Teddy bears have been cherished companions for children and adults alike for over a century. These cuddly creatures have graced our beds, comforted our tears, and accompanied us on countless adventures. But have you ever wondered how these iconic stuffed animals got their name? In today's blog, we're diving into the fascinating history behind teddy bears and exploring the lesser-known Irish connection that played a role in their naming.
The story of the teddy bear begins in 1902 with Theodore "Teddy" Roosevelt, the 26th President of the United States. An avid outdoorsman, President Roosevelt embarked on a hunting trip in Mississippi, where a turn of events would lead to the creation of an enduring symbol of childhood.
During the hunt, a bear was captured and tied to a tree for Roosevelt to shoot. However, the President found the act unsportsmanlike and refused to kill the helpless creature. This act of compassion quickly made headlines, and political cartoonist Clifford Berryman immortalized the moment in a drawing titled "Drawing the Line in Mississippi," published in The Washington Post.
Inspired by the cartoon, Russian immigrant Morris Michtom and his wife, Rose, created a plush bear toy as a tribute to President Roosevelt. They named it "Teddy's bear," and after receiving Roosevelt's permission to use his name, they began selling the bear in their Brooklyn candy shop. The toy was an instant success, and soon Michtom founded the Ideal Novelty and Toy Company, which would become one of the largest toy companies in the United States.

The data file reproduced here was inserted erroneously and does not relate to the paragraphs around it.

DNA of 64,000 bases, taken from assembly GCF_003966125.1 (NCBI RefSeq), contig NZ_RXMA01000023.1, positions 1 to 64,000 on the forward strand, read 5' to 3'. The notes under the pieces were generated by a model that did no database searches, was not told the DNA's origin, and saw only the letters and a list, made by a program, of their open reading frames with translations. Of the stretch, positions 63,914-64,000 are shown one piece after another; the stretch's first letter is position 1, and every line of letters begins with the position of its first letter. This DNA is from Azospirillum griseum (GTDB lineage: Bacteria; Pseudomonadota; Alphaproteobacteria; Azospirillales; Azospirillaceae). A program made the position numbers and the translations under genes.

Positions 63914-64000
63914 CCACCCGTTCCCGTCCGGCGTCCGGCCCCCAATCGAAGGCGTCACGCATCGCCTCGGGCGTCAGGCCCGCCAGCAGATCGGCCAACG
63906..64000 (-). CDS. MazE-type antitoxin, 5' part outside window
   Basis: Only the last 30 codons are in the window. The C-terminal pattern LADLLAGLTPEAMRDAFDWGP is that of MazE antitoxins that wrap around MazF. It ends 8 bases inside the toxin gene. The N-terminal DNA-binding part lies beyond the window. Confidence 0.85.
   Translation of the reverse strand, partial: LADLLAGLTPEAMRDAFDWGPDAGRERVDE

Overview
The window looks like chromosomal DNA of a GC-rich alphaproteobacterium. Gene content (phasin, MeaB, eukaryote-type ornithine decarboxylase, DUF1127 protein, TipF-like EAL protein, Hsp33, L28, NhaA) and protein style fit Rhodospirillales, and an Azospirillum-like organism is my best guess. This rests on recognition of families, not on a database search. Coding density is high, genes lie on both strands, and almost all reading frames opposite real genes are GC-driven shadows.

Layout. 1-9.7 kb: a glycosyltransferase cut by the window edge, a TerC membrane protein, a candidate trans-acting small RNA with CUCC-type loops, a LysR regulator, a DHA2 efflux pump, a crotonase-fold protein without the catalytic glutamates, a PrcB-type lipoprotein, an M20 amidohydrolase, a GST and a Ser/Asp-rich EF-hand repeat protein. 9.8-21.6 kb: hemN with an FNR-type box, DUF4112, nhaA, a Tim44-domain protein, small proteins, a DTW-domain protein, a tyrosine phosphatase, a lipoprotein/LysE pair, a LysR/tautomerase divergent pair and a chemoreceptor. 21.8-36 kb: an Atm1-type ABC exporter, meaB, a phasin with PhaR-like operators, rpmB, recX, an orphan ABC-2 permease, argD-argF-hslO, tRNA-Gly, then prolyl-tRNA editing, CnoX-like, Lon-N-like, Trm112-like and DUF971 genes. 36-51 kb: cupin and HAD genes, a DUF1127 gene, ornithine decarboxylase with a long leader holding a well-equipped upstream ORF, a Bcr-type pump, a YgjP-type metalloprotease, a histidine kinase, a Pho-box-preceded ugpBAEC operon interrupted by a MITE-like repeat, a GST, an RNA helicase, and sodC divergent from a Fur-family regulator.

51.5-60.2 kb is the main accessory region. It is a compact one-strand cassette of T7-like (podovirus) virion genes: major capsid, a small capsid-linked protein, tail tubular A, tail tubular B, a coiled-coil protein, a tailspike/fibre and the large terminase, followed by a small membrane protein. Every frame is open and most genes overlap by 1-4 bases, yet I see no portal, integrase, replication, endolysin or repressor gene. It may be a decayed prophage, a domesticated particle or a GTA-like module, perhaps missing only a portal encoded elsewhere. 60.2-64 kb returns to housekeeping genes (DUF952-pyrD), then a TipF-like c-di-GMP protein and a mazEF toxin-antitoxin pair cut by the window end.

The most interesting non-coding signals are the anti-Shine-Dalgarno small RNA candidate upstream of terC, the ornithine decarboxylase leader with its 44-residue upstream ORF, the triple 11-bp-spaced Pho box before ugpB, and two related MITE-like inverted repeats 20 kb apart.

Now, you may be wondering, where does Ireland come into the picture? While the Michtoms were creating their first teddy bears in America, a similar movement was taking place across the Atlantic in Ireland.
At the time, Ireland was experiencing an economic downturn, and many of its citizens were struggling to make ends meet. As a way to promote local industry, the Irish Republican activist and suffragette, Countess Constance Markievicz, founded the Irish Industries Association. This organization aimed to encourage Irish craftsmanship and provide jobs for local workers.
Among the various initiatives supported by the Irish Industries Association was the establishment of toy-making workshops. One of these workshops, called the "Irish Workers' Toy Factory," started producing stuffed bears made of Irish wool. It was said that these bears were more lifelike and of higher quality than their English counterparts.
Upon learning about President Roosevelt's story and the popularity of the "Teddy's bear" in America, the Irish toy makers embraced the name as well. They began referring to their creations as "Teddy bears" too, helping to solidify the term in the global lexicon.
Though the history of teddy bears is inextricably linked to an American President, it's fascinating to see how a small corner of Ireland contributed to the naming and popularity of these cuddly companions. So, the next time you snuggle up with your Paddy Pals Bear, take a moment to remember the rich history and the Emerald Isle's role in creating the beloved toy that has brought comfort and joy to generations.